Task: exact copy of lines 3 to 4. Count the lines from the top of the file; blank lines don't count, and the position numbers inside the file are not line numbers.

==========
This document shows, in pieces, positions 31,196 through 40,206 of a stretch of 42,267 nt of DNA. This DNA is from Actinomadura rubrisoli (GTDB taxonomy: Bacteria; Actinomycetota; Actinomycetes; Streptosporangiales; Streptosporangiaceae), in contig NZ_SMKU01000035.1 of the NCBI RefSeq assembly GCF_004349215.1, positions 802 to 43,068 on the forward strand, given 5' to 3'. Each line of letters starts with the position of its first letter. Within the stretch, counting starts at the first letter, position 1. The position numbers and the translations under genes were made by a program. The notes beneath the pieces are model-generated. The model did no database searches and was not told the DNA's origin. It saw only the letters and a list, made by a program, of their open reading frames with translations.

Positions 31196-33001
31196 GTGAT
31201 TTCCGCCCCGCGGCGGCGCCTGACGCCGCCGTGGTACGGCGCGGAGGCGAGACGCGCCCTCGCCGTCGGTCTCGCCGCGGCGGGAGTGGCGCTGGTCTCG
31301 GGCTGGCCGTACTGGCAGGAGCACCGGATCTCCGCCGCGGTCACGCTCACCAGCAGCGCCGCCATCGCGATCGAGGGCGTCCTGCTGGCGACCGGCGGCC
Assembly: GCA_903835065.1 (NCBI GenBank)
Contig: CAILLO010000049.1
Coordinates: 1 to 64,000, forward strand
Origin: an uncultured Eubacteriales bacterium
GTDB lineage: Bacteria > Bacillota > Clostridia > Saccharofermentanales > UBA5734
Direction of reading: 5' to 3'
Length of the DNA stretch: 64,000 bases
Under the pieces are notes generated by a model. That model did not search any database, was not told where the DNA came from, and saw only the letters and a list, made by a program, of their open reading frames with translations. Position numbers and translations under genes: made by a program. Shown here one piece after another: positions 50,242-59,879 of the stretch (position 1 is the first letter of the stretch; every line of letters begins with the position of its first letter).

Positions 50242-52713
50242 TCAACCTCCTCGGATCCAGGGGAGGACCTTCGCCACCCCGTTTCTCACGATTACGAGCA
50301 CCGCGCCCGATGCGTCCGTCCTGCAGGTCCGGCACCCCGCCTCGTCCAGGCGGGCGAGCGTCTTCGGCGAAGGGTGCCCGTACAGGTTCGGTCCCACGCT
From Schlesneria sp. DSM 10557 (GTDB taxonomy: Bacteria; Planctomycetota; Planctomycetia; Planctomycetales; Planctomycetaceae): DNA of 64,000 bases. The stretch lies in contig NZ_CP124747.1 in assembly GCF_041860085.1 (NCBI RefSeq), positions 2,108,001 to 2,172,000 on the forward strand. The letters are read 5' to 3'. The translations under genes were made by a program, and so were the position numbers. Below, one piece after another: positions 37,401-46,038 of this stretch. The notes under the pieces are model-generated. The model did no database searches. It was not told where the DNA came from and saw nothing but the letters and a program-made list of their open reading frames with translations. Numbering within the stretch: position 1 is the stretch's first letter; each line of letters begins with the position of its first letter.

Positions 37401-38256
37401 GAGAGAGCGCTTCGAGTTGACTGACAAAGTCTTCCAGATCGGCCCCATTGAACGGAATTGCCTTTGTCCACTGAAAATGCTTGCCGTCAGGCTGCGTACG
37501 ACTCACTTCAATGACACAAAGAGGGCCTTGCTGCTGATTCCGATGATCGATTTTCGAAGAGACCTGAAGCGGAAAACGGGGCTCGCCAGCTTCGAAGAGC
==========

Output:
31196 GTGAT
31201 TTCCGCCCCGCGGCGGCGCCTGACGCCGCCGTGGTACGGCGCGGAGGCGAGACGCGCCCTCGCCGTCGGTCTCGCCGCGGCGGGAGTGGCGCTGGTCTCG